NAMA hits out at press

Ireland's National Asset Management Agency, which is seeking to wind down a €31 billion portfolio of real estate loans, has hit out at weekend press reports suggesting it could have cost 230 jobs that were being created in Dublin.

Ireland’s National Asset Management Agency (NAMA), which has the task of offloading a €31 billion portfolio of real estate loans, has taken the unusual step of hitting out at press reports casting aspersions against it.

The Dublin-based organisation was stung in particular by a weekend report in the Irish Sunday Independent that alleged that the actions of the agency could have cost 230 jobs that were being created in Dublin.

In a strongly-worded riposte, it said the story was “completely inaccurate and misleading”.

The article in question claimed “lack of urgency” by NAMA almost cost the country 230 jobs and over €100m of investment by global internet giant Google, which last year acquired a headquarters building in Dublin.

The claim centred around Google's investment in a new data centre under construction at Profile Park in west Dublin which the newspaper suggested would have gone to Stockholm, had it not been for the last-minute intervention by Environment Minister Phil Hogan with officials at South Dublin County Council.

The report added the revelation came just two weeks after it emerged that 800 jobs promised for Dublin by broadcasting giant Sky were nearly lost to the UK when NAMA refused to back down on demands that the company lease more office space than it actually needed.

However, NAMA said it wished to state that no effort was made by the paper in question to check the allegations being made through its press office before the story was published and no opportunity was afforded the agency to reject the allegations being made.

“The facts of the situation are that NAMA actions were crucial to resolving a number of issues that NAMA inherited which would have prevented the jobs being created including settling a Court action over rights of way involving an adjoining land owner and settling outstanding development levies owed to South Dublin County Council,” it said. “This ensured that services and access were provided for over 70 acres in this and an adjoining development site.”

NAMA’s actions in this matter not only enabled the project to proceed but facilitated the sale of a second adjoining site in the vicinity which will see another high tech computing operation proceed which will create additional employment, the agency goes on to argue.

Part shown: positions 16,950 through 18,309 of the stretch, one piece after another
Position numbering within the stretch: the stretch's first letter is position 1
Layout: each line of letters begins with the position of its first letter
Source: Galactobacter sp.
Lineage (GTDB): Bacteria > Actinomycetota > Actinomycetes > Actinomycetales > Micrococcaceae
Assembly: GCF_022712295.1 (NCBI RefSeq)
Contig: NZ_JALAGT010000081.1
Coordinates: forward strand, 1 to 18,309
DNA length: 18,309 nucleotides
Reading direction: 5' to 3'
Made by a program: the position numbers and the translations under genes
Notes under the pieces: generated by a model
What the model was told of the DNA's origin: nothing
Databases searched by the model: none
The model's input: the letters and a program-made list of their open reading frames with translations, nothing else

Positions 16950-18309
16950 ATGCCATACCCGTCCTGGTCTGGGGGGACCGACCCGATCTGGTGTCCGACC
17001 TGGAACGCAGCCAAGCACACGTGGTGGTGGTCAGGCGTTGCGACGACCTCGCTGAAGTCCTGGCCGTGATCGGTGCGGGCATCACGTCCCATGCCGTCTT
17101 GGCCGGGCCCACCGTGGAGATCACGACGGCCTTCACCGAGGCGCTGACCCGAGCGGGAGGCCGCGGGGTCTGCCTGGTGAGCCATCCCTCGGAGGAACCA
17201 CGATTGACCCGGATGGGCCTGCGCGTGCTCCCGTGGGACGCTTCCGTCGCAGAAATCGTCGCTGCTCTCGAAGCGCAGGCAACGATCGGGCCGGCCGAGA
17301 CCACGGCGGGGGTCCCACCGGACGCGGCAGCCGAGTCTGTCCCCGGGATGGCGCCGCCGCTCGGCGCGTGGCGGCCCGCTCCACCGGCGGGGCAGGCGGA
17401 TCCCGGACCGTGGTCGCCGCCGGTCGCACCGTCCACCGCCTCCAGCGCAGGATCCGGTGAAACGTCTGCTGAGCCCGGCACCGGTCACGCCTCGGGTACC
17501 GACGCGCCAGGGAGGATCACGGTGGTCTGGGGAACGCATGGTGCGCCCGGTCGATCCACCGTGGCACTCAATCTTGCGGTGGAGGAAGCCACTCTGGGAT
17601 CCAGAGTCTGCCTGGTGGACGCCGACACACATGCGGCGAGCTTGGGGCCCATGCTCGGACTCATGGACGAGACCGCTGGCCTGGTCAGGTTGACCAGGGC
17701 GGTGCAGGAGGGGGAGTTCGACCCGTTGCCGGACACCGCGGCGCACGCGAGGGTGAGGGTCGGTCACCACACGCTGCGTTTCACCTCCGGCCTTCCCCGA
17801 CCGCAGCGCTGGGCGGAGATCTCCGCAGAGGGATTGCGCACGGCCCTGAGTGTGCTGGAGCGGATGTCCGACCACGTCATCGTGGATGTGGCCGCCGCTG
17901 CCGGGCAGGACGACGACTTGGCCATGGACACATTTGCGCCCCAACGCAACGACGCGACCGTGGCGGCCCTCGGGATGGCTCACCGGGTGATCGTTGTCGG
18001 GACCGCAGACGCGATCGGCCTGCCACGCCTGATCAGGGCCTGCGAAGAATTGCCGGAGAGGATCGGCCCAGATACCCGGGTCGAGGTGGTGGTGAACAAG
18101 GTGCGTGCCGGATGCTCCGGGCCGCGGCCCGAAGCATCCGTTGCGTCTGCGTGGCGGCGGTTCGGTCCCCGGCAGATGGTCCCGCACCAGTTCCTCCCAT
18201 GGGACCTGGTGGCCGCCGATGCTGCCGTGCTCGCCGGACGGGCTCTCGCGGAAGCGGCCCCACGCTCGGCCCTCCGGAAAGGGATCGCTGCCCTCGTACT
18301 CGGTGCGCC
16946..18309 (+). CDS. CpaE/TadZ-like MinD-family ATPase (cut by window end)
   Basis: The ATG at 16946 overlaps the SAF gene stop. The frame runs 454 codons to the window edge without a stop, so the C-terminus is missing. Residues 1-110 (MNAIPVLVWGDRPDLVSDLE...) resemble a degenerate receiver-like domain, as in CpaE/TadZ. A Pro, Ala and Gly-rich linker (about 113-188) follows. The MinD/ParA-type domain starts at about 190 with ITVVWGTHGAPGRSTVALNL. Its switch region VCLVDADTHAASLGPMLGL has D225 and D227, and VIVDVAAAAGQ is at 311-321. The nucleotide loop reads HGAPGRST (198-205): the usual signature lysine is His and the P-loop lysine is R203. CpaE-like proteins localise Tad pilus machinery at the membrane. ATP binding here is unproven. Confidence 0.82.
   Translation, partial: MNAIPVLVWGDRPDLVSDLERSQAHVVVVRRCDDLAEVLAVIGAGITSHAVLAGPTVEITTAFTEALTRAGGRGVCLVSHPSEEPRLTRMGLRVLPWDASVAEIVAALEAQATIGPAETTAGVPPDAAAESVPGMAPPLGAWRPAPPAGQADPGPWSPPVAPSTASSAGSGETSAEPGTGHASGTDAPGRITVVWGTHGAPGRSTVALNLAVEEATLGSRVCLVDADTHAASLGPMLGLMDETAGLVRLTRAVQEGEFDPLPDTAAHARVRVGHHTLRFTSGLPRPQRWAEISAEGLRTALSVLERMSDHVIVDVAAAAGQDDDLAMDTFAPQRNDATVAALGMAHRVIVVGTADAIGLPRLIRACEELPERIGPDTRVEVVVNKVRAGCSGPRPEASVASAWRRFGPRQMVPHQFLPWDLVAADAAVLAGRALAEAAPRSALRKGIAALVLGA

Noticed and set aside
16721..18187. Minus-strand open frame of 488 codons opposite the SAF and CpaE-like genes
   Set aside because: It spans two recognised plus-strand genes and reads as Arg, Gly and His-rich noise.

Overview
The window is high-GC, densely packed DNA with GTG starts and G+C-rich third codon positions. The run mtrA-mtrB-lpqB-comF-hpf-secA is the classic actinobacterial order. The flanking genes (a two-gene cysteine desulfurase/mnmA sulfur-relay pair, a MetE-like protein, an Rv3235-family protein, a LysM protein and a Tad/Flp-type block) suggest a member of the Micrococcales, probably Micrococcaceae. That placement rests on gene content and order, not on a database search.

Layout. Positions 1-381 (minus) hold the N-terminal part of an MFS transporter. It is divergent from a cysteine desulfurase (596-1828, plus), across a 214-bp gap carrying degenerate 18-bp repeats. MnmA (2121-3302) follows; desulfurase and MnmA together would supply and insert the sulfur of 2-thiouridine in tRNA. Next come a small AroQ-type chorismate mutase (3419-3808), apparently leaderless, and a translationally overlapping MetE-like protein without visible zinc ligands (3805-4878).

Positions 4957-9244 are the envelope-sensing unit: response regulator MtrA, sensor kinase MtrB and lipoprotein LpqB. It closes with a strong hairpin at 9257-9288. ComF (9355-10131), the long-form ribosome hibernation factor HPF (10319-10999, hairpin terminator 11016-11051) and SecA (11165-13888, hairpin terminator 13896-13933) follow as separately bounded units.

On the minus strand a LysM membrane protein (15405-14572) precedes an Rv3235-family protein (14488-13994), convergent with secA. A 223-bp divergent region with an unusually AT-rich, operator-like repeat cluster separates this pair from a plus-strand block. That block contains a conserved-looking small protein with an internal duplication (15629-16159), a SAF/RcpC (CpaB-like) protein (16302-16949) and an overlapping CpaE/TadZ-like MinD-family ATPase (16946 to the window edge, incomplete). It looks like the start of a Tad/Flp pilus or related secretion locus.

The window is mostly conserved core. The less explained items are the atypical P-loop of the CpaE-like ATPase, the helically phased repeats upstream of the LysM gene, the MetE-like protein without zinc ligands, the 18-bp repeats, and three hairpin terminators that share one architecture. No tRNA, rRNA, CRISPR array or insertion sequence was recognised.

A spokesman warned that the agency had seen a “significant increase in the number of baseless, critical stories” relating to the agency as the level of enforcement activity by NAMA has increased in recent months and also where NAMA has applied increased pressure on some debtors to reverse asset transfers, reduce overheads or provide unencumbered assets.

“We have seen increased efforts to spread unfounded and damaging stories about NAMA by some parties whose sole agenda seems to be to frustrate NAMA in carrying out its responsibilities. NAMA wants to place it on record that it will continue to be resolute in fulfilling its legislative mandate and will not be swayed by inaccurate and misleading commentary.”

The rebuke comes a few days after it announced a reorganization following a review by NAMA's board. Brendan McDonagh, chief executive of the agency, revealed details of a reorganisation of functions and a number of linked senior executive appointments.

In a statement, he said: “These changes will help ensure that NAMA is correctly positioned for the challenges ahead.  The agency has achieved an enormous amount in its short existence and we have a very busy agenda ahead of us. Our focus remains on recovering the maximum amount of money for the Irish taxpayer and we will continue to evolve and develop organisationally to respond to the challenges we face.” 

The reorganisation includes the recruitment of a full time chief financial officer, the restructuring of some existing divisions, and the establishment of a number of new divisions including the following “Asset Management” and “Asset Recovery”.

John Mulcahy was appointed head of asset management, the division responsible for working with debtors, receivers and joint venture partners to identify and develop and asset manage property where value could be added to boost future cash flow.  

Ronnie Hanna becomes head of asset recovery, which will work with debtors and receivers to “enhance the effective and efficient management of loan recoveries”.  It will be formed from the merger of the existing divisions of portfolio management, credit and lending.